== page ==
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‘Human-influenced climate change’ is rapidly melting the world’s glaciers

Published: (Updated: ) in Australian News by .

Annual glacial melts were found to have been 10-times as likely in 2018 as a result of climate change caused by human emissions, an Australian and New Zealand study shows.

Human-influenced climate change and greenhouse emissions are rapidly melting the world's glaciers and could lead to extreme climatic events globally, Australian and New Zealand researchers say.

Annual glacial melts were found to have been 10-times as likely in 2018 as a result of climate change caused by human emissions, a study conducted by Dr Lauren Vargo from Wellington's Victoria University and assisted by Monash University's Professor Andrew Mackintosh.

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The research focused primarily on a group of glaciers on New Zealand's South Island and shows how human interference is resulting in the speeding up of glacial melts, which could cause widespread sea level rise problems.

"In recent times we have observed that in certain years we experience extreme levels of glacier melt," Prof. Mackintosh said.

"Dr Vargo and our team have now shown that these extreme glacier melt events are directly linked to human climate change.

"If climate warming continues at the current rate, extreme melting events will become even more common, leading to a bleak future for glaciers."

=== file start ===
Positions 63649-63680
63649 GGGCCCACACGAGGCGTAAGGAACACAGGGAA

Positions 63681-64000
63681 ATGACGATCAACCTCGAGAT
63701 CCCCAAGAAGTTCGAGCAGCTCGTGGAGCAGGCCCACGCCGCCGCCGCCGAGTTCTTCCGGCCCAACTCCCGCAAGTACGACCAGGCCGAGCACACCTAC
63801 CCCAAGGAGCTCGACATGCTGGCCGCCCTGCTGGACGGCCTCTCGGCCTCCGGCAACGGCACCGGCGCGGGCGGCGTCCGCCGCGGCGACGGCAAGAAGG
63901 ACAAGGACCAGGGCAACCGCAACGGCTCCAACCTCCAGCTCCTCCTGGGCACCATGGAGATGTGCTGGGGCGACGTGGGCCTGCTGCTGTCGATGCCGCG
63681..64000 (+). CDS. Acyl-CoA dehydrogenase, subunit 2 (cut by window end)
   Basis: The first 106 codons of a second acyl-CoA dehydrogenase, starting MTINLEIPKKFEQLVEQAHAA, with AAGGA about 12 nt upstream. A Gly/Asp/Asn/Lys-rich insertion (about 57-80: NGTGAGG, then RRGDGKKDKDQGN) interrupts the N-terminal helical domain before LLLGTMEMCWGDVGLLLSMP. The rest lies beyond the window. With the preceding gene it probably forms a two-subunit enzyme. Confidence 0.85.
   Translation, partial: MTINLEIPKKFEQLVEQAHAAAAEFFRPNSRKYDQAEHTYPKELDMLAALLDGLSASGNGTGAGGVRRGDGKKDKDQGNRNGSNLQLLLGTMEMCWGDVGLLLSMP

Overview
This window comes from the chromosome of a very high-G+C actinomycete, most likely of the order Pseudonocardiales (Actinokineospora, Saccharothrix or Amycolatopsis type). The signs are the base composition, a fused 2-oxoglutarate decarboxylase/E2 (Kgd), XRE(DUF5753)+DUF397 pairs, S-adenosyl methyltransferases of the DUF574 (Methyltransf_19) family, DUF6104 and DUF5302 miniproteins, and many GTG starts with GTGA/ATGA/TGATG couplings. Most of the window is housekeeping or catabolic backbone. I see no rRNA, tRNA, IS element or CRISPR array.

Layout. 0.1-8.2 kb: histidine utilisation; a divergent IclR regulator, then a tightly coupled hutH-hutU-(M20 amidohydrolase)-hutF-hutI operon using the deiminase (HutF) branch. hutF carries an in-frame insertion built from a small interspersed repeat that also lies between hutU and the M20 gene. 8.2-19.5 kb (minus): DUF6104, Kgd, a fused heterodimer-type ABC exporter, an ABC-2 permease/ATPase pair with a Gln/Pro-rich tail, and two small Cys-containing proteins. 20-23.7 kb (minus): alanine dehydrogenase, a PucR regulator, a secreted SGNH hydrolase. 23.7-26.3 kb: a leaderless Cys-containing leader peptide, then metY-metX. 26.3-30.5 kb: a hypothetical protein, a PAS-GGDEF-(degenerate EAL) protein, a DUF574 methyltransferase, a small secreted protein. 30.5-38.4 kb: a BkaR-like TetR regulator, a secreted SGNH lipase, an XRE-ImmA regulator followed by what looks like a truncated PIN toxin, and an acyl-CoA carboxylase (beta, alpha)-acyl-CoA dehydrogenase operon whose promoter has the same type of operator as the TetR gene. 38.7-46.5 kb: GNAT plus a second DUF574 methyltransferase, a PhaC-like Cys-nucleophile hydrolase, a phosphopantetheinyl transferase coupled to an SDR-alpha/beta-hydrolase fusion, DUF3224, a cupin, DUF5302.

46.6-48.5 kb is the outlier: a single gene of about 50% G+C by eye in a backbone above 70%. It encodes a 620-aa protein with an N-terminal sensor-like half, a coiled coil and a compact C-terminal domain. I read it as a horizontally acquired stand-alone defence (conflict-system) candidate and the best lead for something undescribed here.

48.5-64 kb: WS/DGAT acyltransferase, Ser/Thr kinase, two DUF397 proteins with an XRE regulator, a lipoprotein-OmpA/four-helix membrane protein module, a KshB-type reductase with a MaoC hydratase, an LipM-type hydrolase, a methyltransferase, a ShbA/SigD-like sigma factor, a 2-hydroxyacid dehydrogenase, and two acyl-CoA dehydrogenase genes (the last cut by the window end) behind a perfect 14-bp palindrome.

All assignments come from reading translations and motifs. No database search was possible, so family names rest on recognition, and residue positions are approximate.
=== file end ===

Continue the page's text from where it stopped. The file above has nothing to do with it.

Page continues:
The findings show that in 2011, high levels of glacial melt was just six-times more likely to have occurred due to climate change, meaning the rate of change has almost doubled in just seven years.

"These increases in likelihood are due to temperatures that are 1 degree Celsius above pre-industrial levels, confirming a connection between greenhouse gas emissions and high annual ice loss," Dr Vargo said.

The study first began after an annual snowline survey in 2018, which records changes in the size and density of New Zealand's glaciers, found the least amount of snow on the bodies of ice since the survey began in 1977.

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"Our results show that extreme glacier melting events are due to the greenhouse gases emitted by humans," Prof. Mackintosh said.

"Whether this continues is up to us. It is only by reducing our emissions that the most extreme glacier melt in the future can be avoided."

The radical findings come just a fortnight after a research centre in the United States also found that the amount of ice that has formed near the North Pole this year is melting faster than any year in the past four decades.

In one graphic produced by the University of Colorado's National Snow and Ice Data Centre (NSIDC), ice sheets that are more than four years old currently only exist north of Canada and Greenland.

On the other side of the North Pole however, countries such as Siberia and Russia are experiencing an unprecedented heatwave experts have said would only occur every 80,000 years if not for human interference.

That area has little to no new ice that has formed within the last year, the graphic shows.

Another comparison released by the NSIDC shows that in 2020, the Siberian Arctic's sea ice mass is lower than any year since 1979 and has never dropped so low so early, based on natural freezing and melting cycles.

The research centre has attributed the record-low ice levels to vast areas of open water caused by already-melting ice, as well as "unusually high" air temperatures of up to 10C in the middle of the Arctic.

Source: 9News

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